A specimen I'm about to start work on: Carcinoma from a Corn (1943). According to my archives, “The distal half of a foot showing a malignant ulcer of classical appearance on the sole. The ulcer, which is hard with raised edges and an irregular floor, is firmly fixed to underlying structures. The surface bled easily to the touch.
The growth arose at the site of a small area of infection following overzealous ‘cutting’ of a soft corn. It was treated by a black ointment and after a latent period grew very rapidly in width and depth"
Basically this means the person had a corn which is a hard, thickened area of skin which forms due to rubbing, friction or pressure. They've overzealously tried to cut this hard skin off and its eventually formed a malignant ulcerating tumour. 'Ulcerating' means the skin has broken down and you can see what lies underneath it (the underlying tissue). When a cancerous (malignant) tumour occurs it often has a discharge, may bleed, may become infected and may cause an unpleasant smell." I'm not sure why there is a connection between injuries and cancer and one site states "Injuries cannot cause cancer but an injury may lead to finding cancer in the injured area". But it's very strange because there are at least 200 specimens in my collection in which a person has cancer in the exact same place they 'broke a bone' or were 'hit by a cricket ball' and it occurs years after the initial injury. Another site says "Sometimes a person might visit the doctor for what’s thought to be an injury and cancer is found at that time. But the injury did not cause the cancer; the cancer was already there." But that doesn't make sense in our examples. More research is needed!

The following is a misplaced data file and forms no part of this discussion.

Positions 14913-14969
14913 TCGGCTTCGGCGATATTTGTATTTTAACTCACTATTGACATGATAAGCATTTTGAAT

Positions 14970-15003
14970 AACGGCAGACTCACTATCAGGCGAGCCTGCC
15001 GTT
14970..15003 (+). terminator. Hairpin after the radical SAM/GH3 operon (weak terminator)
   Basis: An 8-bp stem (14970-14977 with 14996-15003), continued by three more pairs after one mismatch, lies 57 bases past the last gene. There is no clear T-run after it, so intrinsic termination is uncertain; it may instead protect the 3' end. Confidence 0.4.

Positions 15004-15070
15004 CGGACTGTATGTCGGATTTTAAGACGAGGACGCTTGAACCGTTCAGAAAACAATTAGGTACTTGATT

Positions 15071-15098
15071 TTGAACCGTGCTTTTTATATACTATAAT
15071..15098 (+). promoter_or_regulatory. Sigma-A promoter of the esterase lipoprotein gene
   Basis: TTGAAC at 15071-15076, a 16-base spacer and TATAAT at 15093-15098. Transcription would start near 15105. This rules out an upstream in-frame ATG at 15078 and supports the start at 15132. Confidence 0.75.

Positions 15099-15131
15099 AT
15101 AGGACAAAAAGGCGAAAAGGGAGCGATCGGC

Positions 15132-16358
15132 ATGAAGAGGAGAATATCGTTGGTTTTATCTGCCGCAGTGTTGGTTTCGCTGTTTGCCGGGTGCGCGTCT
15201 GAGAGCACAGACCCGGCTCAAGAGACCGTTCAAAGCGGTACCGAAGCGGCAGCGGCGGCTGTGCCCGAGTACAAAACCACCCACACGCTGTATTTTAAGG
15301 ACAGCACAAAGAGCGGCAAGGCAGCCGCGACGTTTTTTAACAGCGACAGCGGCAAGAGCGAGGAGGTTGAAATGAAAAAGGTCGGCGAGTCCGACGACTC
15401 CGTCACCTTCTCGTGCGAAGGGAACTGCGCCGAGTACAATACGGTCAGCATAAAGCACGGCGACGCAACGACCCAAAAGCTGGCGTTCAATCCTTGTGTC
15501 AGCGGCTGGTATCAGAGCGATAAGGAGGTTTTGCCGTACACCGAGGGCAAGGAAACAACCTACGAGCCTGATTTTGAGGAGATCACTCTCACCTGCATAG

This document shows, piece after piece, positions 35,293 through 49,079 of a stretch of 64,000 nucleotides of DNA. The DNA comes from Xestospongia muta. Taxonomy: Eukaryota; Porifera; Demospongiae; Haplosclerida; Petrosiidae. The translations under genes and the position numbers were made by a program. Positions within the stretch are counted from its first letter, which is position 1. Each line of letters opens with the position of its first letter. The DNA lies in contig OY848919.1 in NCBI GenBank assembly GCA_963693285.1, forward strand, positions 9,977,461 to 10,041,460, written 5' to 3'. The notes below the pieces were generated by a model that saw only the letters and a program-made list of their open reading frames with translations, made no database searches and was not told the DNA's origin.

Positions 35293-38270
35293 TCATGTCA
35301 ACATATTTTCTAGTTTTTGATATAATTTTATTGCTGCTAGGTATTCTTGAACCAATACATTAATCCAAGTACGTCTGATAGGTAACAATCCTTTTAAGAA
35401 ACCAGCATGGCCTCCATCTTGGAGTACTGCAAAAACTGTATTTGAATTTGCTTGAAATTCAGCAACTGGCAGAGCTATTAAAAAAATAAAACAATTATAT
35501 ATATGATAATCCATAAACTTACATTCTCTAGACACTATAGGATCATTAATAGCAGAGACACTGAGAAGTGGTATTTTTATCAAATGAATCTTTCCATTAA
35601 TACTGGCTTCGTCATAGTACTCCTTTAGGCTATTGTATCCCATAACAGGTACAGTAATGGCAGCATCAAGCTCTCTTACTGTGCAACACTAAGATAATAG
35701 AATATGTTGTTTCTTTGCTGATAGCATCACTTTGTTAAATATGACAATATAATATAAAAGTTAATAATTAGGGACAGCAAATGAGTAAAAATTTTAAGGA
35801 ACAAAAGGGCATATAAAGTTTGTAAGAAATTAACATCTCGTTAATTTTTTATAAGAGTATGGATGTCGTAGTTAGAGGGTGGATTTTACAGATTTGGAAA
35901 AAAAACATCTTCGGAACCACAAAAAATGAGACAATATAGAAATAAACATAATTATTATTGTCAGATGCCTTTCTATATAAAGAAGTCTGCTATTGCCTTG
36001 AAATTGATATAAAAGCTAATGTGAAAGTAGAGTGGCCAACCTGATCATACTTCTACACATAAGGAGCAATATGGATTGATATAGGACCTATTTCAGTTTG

#humanremains #wtfwednesday #remains2beseen #carcinoma #ulcer #malignancy #cancer #corn #oncology #specimen #wetspecimen #pathology #anatomy #pathologycollection #pathologymuseum